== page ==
# Chapter 29 Photometry free study material by TEACHING CARE online tuition and coaching classes

Chapter 29 Photometry free study material by TEACHING CARE online tuition and coaching classes

The branch of optics that deals with the study and measurement of the light energy is called photometry.

# Important Definitions.

## (1) Solid angle

The area of a spherical surface subtends an angle at the centre of the sphere. This angle is called solid (w) .

• w= Area of DA

r 2

• It’s unit is
• Solid angle subtended by the whole sphere at it’s centre is 4p

The total energy radiated by a source per second is called radiant flux. It’s S.I. unit is Watt (W).

## (3) Luminous flux (f)

The total light energy emitted by a source per second is called luminous flux. It represents the total brightness producing capacity of the source. It’s S.I. unit is Lumen (lm).

Note : @            The luminous flux of a source of (1/685) watt emitting monochromatic light of wavelength 5500 Å is called 1 lumen.

## (4)Luminous efficiency (h)

The Ratio of luminous flux and radiant flux is called luminous efficiency i.e. h = f .

R

 Light source Flux (lumen) Efficiency (lumen/watt) 40 W tungsten bulb 465 12 60 W tungsten bulb 835 14 500 W tungsten bulb 9950 20 30 W fluorescent tube 1500 50

## (5) Luminous Intensity (L)

In a given direction it is defined as luminous flux per unit solid angle i.e.

L = f

w

®    Light energy sec ´ solid angle

¾¾S.I¾. u¾n¾it ®

= candela(Cd)

Note : @The luminous intensity of a point source is given by :

## (6) Illuminance or intensity of illumination (I)

L =  f  Þ

4p

f = 4p ´ (L)

The luminous flux incident per unit area of a surface is called illuminance.

I = f

A

• Unit : I. unit –

Lumen

m 2

or Lux (lx)

CGS unit – Phot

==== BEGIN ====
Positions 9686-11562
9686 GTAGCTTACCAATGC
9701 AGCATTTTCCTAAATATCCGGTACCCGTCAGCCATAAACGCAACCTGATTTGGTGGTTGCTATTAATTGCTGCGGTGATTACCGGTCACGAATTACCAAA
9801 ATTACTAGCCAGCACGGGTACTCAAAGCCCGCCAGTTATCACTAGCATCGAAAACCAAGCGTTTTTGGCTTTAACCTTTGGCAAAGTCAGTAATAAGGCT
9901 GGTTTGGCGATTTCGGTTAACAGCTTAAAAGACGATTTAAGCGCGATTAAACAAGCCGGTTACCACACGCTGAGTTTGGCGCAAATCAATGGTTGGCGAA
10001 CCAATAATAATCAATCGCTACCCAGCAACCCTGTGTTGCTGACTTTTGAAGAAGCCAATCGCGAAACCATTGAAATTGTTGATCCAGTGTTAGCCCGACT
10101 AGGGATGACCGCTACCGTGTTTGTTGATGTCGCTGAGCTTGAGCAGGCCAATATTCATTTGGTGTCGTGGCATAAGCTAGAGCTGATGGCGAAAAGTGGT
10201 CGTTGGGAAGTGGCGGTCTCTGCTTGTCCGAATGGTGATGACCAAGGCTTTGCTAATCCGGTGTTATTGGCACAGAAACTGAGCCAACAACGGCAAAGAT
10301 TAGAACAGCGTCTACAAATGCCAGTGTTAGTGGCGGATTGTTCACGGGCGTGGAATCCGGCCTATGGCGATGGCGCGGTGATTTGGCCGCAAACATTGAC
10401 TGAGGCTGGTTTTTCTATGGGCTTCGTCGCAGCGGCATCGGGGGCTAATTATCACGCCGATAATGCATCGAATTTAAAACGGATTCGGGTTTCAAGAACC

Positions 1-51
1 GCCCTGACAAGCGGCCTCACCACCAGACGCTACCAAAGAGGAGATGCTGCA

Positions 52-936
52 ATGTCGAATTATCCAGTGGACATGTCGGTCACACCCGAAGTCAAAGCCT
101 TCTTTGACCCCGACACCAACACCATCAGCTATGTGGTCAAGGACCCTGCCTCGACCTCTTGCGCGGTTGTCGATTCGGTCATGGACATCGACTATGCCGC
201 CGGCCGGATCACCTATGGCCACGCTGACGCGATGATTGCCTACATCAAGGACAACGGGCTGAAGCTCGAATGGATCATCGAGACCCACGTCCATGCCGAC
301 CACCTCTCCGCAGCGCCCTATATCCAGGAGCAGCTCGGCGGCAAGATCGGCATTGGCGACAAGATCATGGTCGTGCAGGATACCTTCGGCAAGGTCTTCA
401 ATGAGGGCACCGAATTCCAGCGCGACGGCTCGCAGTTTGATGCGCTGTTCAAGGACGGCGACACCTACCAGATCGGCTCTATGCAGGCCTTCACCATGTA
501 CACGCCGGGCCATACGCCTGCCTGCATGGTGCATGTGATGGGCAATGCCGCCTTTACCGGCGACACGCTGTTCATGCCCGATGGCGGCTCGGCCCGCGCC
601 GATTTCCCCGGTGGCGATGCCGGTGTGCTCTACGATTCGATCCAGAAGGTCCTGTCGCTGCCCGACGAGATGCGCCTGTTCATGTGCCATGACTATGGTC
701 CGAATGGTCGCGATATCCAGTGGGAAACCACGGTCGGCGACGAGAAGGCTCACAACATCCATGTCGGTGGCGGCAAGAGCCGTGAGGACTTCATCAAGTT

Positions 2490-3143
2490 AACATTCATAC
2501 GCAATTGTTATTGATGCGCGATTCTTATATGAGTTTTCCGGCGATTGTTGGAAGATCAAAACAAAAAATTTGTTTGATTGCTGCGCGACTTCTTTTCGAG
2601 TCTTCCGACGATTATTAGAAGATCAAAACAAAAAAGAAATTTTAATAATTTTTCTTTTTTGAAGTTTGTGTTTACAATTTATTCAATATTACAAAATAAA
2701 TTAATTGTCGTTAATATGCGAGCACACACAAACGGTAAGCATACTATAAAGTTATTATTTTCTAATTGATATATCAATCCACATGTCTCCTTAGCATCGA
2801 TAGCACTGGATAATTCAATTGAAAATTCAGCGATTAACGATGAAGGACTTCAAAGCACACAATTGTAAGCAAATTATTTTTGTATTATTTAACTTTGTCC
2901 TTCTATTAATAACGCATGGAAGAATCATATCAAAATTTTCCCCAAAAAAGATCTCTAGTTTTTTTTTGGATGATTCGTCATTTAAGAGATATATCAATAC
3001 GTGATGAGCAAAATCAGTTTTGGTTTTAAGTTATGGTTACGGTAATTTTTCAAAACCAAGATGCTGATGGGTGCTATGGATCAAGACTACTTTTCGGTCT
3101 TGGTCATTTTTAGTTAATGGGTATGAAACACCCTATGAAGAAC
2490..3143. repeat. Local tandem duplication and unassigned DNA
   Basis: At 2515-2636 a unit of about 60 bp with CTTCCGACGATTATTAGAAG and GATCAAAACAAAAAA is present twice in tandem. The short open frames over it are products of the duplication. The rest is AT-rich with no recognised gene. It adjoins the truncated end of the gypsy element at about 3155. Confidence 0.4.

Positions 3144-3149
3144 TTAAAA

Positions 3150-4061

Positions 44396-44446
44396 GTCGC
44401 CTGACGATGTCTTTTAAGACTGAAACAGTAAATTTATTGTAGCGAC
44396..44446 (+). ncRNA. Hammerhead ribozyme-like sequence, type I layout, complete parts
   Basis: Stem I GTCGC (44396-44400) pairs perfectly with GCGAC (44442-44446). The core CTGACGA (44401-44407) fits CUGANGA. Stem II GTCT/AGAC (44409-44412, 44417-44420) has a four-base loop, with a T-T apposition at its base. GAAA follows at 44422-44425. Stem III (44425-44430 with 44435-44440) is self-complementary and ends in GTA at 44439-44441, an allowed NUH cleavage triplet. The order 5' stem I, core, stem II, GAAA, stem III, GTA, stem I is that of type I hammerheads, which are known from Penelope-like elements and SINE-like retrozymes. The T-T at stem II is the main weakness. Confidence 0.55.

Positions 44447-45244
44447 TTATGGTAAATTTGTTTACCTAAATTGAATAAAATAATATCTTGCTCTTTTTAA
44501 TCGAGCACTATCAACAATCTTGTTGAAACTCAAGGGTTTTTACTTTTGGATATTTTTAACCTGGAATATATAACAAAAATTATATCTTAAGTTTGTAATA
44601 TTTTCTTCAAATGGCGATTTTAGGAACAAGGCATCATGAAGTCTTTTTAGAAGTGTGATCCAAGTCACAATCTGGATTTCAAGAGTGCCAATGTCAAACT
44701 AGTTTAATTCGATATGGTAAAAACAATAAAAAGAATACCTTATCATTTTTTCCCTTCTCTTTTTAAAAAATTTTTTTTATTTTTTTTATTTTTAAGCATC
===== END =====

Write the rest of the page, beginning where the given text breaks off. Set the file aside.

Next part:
Point source

I =    f   Þ I µ 1

1Phot = 104 Lux = 1Lumen

cm2

• Intensity of illumination at a distance r from

4pr 2             r 2

f              1

Note : @In case of a parallel beam of light

I µ r .

Line source

I = 2prl Þ I µ r

@    If a luminous flux of 1 lumen is falling on an area of 1m2

surface will be 1 Lux.

of a surface, then the illuminance of that

## (7)Difference between illuminance (intensity of illumination) and luminance (Brightness) of a surface

The illuminance represents the luminous flux incident on unit area of the surface, while luminance represents the luminous flux reflected from a unit area of the surface.

# Relation Between Luminous Intensity (L) and Illuminance (I).

If S is a unidirectional point source of light of luminous intensity L and there is a surface at a distance r from source, on which light is falling normally.

• Illuminance of surface is given by :

I = L

r 2

• For a given source L = constant so law of

I µ 1

r 2

; This is called. Inverse square

# Lambert’s Cosine Law of Illuminance.

In the above discussion if surface is so oriented that light from the source falls, on it obliquely and the central ray of light makes an angle q with the normal to the surface, then

• Illuminance of the surface

I L cosq

r 2

• For a given light source and point of illumination (e. L and r = constant)

I µ cosq

this is called Lambert’s

cosine law of illuminance. Þ I

max = L

r 2

= Io

(atq = 0o )

• For a given source and plane of illuminance (e. L and h = constant)

cosq h

r

so I =

L cos 3 q

h2

or I = Lh

r 3

i.e.

I µ cos 3 q

or I µ 1

r 3

Note : @I varies with distance as

r 2

for isotropic point source, as æ 1 ö

 ç ÷

r

for line source and is independent of

è ø

r in case of parallel beam.

# Photometer and Principle of Photometry.

A photometer is a device used to compare the illuminance of two sources.

Two sources of luminous intensity

L1 , and

L2 are placed at distances

r1 and r2

from the screen so that their

flux are perpendicular to the screen. The distance r1 and r2

I1 = I 2 .

L         L            L         æ r ö 2

So    1 =    2 Þ    1 = ç 1 ÷

; This is called principle of photometry.

 r
 r
 L2
 1          2

2        2                è r2 ø

Note : @ R µ f µ L

so that

R1 = f1

R2       f2

L1 L2

@ 40 watt fluorescent tube gives more light than a filament bulb of same wattage because filament bulb emits light along with ultraviolet and infrared radiation. In a fluorescent tube, gas discharge produces only light and ultraviolet radiation. Since ultraviolet radiations too are converted into visible light through the phenomenon of photoluminescence, the illuminance, luminous flux or luminous efficiency of a 40 watt fluorescent tube will be more than that of the filament bulb of same wattage.